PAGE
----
Affect intensity: Separating intensity and frequency in repeatedly measured affect
Schimmack, U., & Diener, E. (1997) Affect intensity: Separating intensity and frequency in repeatedly measured affect. Journal of Personality and Social Psychology, 73(6), 1313-1329.
E. Diener, R. J. Larsen, S. Levine, and R. A. Emmons (1985) distinguished between intensity and frequency as separable components in repeatedly measured affect. In this article, an improved way of differentiating intensity and frequency of affect is proposed that permits one to measure affect intensity separately for each emotion of interest. The results of 3 studies using this method provide further support for the affect intensity construct and demonstrate the superiority of the new approach. In addition, a new measure based on intensity ratings of hypothetical scenarios proved to be the best measure of affect intensity when it has to be assessed at 1 moment in time. Finally, results of 2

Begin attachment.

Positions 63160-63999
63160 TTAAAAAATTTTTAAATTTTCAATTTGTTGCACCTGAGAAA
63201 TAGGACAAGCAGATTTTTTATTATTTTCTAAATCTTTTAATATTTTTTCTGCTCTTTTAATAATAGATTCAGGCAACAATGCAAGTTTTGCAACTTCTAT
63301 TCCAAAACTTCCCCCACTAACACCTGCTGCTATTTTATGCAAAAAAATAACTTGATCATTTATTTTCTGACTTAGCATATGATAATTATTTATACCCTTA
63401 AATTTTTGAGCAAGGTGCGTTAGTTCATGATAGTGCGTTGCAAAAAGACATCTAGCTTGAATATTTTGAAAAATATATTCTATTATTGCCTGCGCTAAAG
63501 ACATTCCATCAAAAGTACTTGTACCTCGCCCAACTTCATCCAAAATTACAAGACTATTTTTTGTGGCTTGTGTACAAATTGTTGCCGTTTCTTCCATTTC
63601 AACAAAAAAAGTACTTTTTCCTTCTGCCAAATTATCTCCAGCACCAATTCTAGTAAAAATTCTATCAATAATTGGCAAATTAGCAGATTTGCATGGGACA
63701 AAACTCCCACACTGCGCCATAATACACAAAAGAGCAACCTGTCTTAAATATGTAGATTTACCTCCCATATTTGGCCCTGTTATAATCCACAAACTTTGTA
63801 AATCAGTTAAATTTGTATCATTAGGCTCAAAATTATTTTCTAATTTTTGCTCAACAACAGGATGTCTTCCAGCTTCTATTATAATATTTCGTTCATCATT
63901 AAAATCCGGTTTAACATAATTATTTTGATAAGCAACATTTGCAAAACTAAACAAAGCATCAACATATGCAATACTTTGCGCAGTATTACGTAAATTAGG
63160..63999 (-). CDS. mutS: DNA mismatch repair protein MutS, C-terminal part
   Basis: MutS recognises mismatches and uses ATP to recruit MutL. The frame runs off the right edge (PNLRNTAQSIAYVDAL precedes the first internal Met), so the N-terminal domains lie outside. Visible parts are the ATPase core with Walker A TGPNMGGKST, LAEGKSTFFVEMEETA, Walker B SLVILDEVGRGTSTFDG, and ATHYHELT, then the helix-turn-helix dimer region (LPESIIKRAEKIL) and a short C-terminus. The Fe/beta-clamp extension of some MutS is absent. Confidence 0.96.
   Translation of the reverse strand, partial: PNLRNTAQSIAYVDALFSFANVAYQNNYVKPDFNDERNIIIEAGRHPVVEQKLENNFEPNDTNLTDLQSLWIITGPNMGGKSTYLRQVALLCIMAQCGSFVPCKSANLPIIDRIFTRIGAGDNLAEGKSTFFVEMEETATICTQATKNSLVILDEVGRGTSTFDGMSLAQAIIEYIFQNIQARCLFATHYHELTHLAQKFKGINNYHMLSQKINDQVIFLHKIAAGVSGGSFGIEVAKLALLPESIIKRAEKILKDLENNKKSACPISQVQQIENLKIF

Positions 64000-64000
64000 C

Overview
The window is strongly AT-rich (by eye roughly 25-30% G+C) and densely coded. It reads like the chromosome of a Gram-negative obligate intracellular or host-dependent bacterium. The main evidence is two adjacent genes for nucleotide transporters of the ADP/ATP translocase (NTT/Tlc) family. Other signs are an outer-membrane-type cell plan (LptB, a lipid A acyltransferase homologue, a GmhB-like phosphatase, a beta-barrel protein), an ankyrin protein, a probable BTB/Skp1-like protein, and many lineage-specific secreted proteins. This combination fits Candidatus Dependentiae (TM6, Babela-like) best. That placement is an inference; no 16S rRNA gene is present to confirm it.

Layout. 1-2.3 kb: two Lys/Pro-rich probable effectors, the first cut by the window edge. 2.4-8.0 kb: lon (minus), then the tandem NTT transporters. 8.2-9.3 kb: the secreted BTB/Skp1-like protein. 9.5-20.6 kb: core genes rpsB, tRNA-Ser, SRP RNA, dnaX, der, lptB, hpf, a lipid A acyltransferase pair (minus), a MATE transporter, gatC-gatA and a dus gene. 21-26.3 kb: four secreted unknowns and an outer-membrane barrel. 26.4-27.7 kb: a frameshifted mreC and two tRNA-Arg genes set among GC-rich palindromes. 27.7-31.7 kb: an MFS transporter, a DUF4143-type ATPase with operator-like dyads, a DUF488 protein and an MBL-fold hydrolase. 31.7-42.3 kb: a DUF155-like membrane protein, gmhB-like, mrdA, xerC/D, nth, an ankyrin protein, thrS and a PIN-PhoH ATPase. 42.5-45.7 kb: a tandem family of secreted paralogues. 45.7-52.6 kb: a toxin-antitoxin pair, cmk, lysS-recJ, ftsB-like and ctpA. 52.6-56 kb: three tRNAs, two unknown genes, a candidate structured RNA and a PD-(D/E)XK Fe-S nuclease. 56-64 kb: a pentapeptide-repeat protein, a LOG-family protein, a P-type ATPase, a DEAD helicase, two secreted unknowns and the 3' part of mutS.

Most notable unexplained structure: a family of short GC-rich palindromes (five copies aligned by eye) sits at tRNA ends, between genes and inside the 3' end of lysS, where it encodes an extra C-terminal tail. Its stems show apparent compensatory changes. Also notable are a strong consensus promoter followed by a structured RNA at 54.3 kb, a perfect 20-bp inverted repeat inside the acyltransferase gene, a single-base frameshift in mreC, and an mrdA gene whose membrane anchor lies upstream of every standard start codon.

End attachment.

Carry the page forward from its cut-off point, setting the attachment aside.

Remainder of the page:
diary studies, one sampling emotional events and the other sampling random moments, confirmed the hypothesis that affect intensity is best conceptualized as a disposition to react strongly to emotion eliciting events rather than to experience intense affect in the absence of goal-relevant situations.
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